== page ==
What Does The Cat Symbolize In Art And Literature?

Young girl holding orange cat

Cats, our enigmatic furry friends, have had a place throughout history in art and literature. In these realms, what does the cat symbolize? Is there a constant theme, or does the cat’s place change through time?

Many of us have been fascinated by these mysterious creatures, for a number of reasons. Their independence embodies a quality that resonates with our values of self-sufficiency and autonomy. They may be seen as protectors or guardians. Often they become identified with notions of magic and mysticism.

The Changing Image Of The Cat

Depending on the period of history, their image changes. In ancient Egypt they were worshipped as sacred animals. In Celtic and Roman times, they became associated with the underworld, supposedly having the power to travel between worlds. As such, they became guardians of the spirit realm.

In the Middle Ages, they entered a negative period, believed to be associated with witches. In medieval Europe, they often accompanied women in paintings, hinting at a companionship that might become misinterpreted as a sign of witchcraft.

Geprge Stubbs: Goldoplhin Arabian, animal friendship
George Stubbs: Goldolphin Arabian animal friendships

As a contrast, in the Far East they represented symbols of good luck and prosperity. The Chinese believed they would bring wealth, and often became depicted in art with gold coins or fish.

Spirituality reflected these beliefs. Medieval Christians saw them as negative symbols, embodying deceit and treachery. In contrast, native Americans often saw them as totems or spiritual animals. These people believed they represented independence, curiosity, and mystery.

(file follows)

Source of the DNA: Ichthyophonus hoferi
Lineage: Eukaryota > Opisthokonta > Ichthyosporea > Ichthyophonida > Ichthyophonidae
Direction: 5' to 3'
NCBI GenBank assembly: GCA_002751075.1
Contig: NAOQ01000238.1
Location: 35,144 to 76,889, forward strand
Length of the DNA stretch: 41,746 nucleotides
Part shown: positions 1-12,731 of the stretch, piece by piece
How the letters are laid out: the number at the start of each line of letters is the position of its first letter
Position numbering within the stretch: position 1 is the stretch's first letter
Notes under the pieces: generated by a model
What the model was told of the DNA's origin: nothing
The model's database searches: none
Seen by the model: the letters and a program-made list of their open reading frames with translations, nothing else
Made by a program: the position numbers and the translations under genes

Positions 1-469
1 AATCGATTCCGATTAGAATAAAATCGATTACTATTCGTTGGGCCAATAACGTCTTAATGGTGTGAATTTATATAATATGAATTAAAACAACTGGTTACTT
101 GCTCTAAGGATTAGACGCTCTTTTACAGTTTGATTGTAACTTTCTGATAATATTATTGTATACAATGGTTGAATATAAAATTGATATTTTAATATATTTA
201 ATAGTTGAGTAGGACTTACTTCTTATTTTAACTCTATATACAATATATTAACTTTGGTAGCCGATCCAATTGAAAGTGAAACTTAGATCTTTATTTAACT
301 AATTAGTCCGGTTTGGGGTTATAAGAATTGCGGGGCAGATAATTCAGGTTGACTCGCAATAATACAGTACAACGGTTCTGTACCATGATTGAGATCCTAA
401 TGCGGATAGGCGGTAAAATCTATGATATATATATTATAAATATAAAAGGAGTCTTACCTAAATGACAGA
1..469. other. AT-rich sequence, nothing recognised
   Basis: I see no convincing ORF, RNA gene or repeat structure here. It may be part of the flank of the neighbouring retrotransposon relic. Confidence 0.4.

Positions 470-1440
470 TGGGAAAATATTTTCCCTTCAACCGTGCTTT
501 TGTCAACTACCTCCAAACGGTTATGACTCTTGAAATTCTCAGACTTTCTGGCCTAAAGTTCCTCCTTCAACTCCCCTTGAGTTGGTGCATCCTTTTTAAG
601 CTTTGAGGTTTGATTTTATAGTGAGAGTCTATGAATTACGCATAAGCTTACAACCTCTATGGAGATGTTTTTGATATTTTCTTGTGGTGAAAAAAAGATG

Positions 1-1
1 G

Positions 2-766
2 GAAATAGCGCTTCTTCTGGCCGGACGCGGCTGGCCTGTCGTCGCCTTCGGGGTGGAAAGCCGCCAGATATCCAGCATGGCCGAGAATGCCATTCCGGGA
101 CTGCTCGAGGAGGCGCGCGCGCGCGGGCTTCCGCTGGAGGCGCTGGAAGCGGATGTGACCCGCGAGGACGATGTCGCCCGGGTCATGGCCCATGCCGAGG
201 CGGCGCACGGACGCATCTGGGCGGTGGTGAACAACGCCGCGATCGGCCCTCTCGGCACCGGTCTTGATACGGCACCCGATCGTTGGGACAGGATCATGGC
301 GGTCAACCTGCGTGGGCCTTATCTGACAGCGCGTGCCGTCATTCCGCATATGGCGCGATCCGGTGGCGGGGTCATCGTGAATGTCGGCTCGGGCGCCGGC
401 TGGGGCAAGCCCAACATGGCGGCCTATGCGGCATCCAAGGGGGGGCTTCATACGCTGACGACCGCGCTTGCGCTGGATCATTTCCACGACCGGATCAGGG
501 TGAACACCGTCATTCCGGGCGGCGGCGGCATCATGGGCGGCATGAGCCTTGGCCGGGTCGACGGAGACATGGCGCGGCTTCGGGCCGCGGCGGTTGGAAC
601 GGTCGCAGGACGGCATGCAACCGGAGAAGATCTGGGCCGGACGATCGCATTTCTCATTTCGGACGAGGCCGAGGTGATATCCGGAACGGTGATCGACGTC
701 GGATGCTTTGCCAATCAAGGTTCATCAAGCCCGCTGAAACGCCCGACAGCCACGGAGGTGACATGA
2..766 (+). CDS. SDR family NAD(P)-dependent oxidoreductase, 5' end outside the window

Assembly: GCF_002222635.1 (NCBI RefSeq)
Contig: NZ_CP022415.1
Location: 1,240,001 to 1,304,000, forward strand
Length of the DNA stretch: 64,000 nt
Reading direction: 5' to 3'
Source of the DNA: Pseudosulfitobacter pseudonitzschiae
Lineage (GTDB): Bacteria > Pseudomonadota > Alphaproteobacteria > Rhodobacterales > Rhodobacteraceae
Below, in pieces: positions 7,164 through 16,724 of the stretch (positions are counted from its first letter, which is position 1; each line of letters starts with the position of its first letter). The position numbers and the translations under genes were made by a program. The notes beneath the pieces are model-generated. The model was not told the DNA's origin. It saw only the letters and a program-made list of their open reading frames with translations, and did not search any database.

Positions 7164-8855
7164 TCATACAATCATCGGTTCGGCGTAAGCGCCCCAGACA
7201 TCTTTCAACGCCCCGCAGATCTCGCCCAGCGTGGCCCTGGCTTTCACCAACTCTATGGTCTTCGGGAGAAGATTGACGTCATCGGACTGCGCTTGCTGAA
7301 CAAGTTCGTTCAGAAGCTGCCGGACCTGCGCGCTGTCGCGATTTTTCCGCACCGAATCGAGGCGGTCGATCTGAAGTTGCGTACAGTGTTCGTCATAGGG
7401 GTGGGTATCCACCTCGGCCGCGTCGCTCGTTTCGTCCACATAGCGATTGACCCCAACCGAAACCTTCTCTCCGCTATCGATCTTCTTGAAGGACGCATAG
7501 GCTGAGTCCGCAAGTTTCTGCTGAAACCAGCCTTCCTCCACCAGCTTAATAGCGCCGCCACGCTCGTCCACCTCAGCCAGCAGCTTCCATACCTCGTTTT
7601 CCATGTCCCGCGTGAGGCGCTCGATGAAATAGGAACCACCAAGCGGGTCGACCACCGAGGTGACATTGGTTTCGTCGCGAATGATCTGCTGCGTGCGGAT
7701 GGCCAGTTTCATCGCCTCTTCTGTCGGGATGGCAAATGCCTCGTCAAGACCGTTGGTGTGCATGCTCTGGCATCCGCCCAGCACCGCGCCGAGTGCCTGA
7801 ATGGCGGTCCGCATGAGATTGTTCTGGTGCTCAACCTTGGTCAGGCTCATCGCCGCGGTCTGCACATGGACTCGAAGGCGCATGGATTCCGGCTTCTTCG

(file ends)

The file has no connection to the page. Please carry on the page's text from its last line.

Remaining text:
The Oglala Sioux had a unique belief. They thought cats to be sacred, with the ability to see into the spiritual world. These people considered them protectors against evil spirits and negative energy.

As History Changes, So Does Its Symbolism

Cat drawings by Leonardo da vinci
Leonardo da vinci’s cat sketches

A cat’s symbolism depends on the portion of history the animal occupies. As Europe edged into the Renaissance, the perception of cats underwent a subtle shift. Art from this era shows cats as objects of curiosity and study, reflecting the growing spirit of inquiry into the importance of nature in human life.

Leonardo da Vinci said, “the smallest feline is a masterpiece.” He filled pages of his albums with sketches of cats doing many things. Then, in 1642, Louis Le Nain’s “Happy Family” shows the cat as a metaphor for motherhood, a cozy home, and liberty.

Moving forward, Edouard Manet’s “Olympia” shows a black cat standing at the foot of the painting in sharp contrast to the main theme, and capturing the cat in a picture of everyday elegance.

In another later theme, English portrait painter George Stubbs in the painting, “The Godolphin Arabian,” depicts animal friendship between the horse and a cat.

Cats as Muses in Modern Art

Salvador Dali: The Flying Cats
Salvador Dali: The Flying Cats

This thread of mystery and grace that cats provide continues into modern art. Pablo Picasso and Salvador Dali painted cats as more than subjects. Instead, they saw them as muses and as such, the cat inspired some of their groundbreaking work.

Salvatore Dali’s interpretation of cats carries a sense of the extraordinnary, creating a seamless blend between the real and dream world. Dali’s dreamscapes often gave cats a role transcending that of a mere pet. Instead, he aligns them with deeper psychological and symbolic facets of existence.

Cats in Pop Art

Andy Warhol had a deep affection for his many cats. All carried the name of Sam except for one who somehow went by the moniker of Hester. Warhol produced a series of colorful cat portraints which showcase an intimate part of his personal life. These also highlight the way pop culture can elevate the commonplace to iconic status.

Andy Warhol: The Blue Cat
Andy Warhol: The Blue Cat